Culture Shock

(August 2008)

Melanie and I have had an ongoing debate in our relationship. She contends the world is designed for taller people, and it is almost always an advantage to be taller. While I admit there are times when it’s good to be tall, I’ve argued that height can also be a disadvantage. My classic example has always been airplane seats. Melanie can stretch her legs and even sit cross-legged in her seat. I get to eat my knees. Here in Italy, I’ve got lots more evidence. Everything here is smaller, built centuries ago before refrigeration, proper nutrition and good medical care. I guess people got used to tight spaces and smaller things, and haven’t changed things much since.

The first example is the doorways. Most of the outside doors to buildings and apartments look big, but they are split in two, like the cupboard doors in your kitchen. That means I have to turn sideways to go through. And here in our first apartment in Florence, I have to duck to go through our bathroom door.

The streets are smaller, too. They were built for foot and horse traffic, not cars and scooters. The scooters, or motorini, rule the streets. Tiny cars fit into tiny parking spaces, almost always on only one side of the street, leaving a narrow space for traffic. All but the biggest streets are one way. Sidewalks, added after the advent of the automobile, look like an afterthought. They have no uniform width, and are often cluttered with locked up bicycles or parked cars and scooters hanging over them. Rarely can you walk side-by-side down the sidewalk, never if someone’s coming the other way. Usually I just walk behind Melanie or in the street. My ears are now quite good at distinguishing if a car is driving up behind me or just passing on a side street.

People are smaller, or at least much more slender than in the States. They walk everywhere, eat better (or at least less), don’t have nearly as much work stress, and don’t live in the body-building culture of America. Their bellies are smaller, but so are their muscles. It’s rare to see a yoked Italian dude (someone with large muscles, for the slang-impaired), but of course when you do, he’s showing off the guns.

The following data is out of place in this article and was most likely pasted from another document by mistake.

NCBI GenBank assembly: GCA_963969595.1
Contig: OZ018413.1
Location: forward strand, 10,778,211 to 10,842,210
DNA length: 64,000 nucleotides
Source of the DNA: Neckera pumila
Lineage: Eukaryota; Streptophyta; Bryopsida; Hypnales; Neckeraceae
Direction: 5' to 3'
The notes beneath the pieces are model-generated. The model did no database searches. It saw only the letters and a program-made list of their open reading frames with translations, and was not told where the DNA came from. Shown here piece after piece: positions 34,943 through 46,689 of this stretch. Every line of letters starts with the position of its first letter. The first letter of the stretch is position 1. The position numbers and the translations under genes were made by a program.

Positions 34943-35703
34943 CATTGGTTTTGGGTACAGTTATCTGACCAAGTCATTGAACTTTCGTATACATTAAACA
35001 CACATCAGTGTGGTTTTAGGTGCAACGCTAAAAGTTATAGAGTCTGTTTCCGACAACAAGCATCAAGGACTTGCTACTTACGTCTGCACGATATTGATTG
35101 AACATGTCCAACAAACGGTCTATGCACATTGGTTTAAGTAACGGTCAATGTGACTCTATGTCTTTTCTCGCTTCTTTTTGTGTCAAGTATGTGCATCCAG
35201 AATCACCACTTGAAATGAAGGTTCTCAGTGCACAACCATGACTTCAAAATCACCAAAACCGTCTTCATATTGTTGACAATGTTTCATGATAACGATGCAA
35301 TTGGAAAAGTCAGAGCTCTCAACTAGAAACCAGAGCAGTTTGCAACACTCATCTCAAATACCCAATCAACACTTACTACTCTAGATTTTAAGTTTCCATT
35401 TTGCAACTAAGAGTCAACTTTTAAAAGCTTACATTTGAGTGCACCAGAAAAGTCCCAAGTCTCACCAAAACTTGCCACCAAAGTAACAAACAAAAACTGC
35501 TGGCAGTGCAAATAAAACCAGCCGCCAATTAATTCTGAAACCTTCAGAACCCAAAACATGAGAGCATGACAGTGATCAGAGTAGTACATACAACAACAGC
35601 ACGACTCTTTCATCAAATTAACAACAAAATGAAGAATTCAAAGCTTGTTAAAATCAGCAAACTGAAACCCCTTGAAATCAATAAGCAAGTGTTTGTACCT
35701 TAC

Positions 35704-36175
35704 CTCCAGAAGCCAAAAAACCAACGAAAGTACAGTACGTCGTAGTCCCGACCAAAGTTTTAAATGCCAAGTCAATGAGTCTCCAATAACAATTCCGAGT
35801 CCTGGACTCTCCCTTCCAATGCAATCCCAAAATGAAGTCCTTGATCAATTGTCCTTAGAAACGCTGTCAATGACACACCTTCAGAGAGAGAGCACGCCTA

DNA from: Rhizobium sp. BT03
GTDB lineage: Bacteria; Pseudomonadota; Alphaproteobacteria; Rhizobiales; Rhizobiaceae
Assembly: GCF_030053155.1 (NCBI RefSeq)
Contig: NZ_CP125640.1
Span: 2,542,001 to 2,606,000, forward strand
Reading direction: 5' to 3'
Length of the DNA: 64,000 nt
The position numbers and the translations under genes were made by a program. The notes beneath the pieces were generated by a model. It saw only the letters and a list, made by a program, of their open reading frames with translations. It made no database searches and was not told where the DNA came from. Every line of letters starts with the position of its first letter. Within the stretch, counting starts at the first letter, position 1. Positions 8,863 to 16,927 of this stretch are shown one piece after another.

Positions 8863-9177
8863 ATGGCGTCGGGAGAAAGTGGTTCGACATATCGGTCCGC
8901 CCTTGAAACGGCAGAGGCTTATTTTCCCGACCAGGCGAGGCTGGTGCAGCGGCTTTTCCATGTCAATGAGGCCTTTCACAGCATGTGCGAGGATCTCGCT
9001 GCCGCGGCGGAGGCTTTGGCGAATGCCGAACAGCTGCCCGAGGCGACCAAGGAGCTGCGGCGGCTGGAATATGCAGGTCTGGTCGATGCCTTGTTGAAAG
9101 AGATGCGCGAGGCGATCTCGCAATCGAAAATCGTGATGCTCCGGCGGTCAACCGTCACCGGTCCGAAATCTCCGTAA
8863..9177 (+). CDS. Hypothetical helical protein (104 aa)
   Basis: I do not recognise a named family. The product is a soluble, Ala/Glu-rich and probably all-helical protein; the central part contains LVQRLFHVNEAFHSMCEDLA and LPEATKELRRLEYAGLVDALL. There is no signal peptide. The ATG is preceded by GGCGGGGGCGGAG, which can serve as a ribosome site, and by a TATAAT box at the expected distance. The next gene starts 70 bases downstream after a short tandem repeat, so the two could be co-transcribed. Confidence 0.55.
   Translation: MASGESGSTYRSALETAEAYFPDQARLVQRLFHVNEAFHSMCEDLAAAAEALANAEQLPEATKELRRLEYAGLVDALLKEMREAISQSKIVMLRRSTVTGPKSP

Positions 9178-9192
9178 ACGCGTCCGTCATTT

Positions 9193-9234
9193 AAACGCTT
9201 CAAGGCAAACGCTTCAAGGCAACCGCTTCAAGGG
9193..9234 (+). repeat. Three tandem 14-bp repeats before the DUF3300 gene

But that’s not all. Chairs, beds, glasses, plates, pots, pans are all smaller. Shops and cafes sometimes only have one narrow aisle to walk down. (I almost knocked over a whole rack of glass spice bottles when I turned too quickly in one store.) Furniture is smaller, too. Many hotels or apartments advertising bedrooms for couples simply have pushed two double beds together. If it’s a bed that fits two people (about a full size), they call it a “French style” bed. I wonder why.

But the smallness of things is not the only change we’ve had to adjust to since we moved here. There is also the lack of vegetation. Several years ago, some friends of mine from Spain were planning a visit to the United States, and they asked me where they should go. They were thinking of visiting lots of different cities. I told them they should see places like New York and San Francisco, but to see something truly American they should visit our national parks. There is almost no wilderness left in Europe since it is so developed. They followed my advice, and were amazed at the beauty of our country.

Having just driven across our country and visited many national parks ourselves, the almost complete absence of vegetation here is difficult to get used to. Aside from a handful of parks scattered throughout, there is almost no attempt by the city planners here to incorporate green things in the city. In America we have lawns, gardens and trees lining the streets. Even malls have planters.

Here there is nothing. You may find a courageous resident trying to grow flowers in a window box, and as you leave the city center there is more of an attempt to green the streets, but not much.

There are the lucky moments as you walk through the narrow streets when you catch a glimpse of the rolling hills beyond and realize you are in Tuscany. The hills dotted with olive trees aren’t exactly wilderness, but they are green and beautiful. For now I’ll continue to get my green fix on my runs along the Arno, and remind myself that while I don’t get to paddle on the ocean or camp in the wilderness, I do still get to live in Florence.

 

Copyright Axel Schwarz

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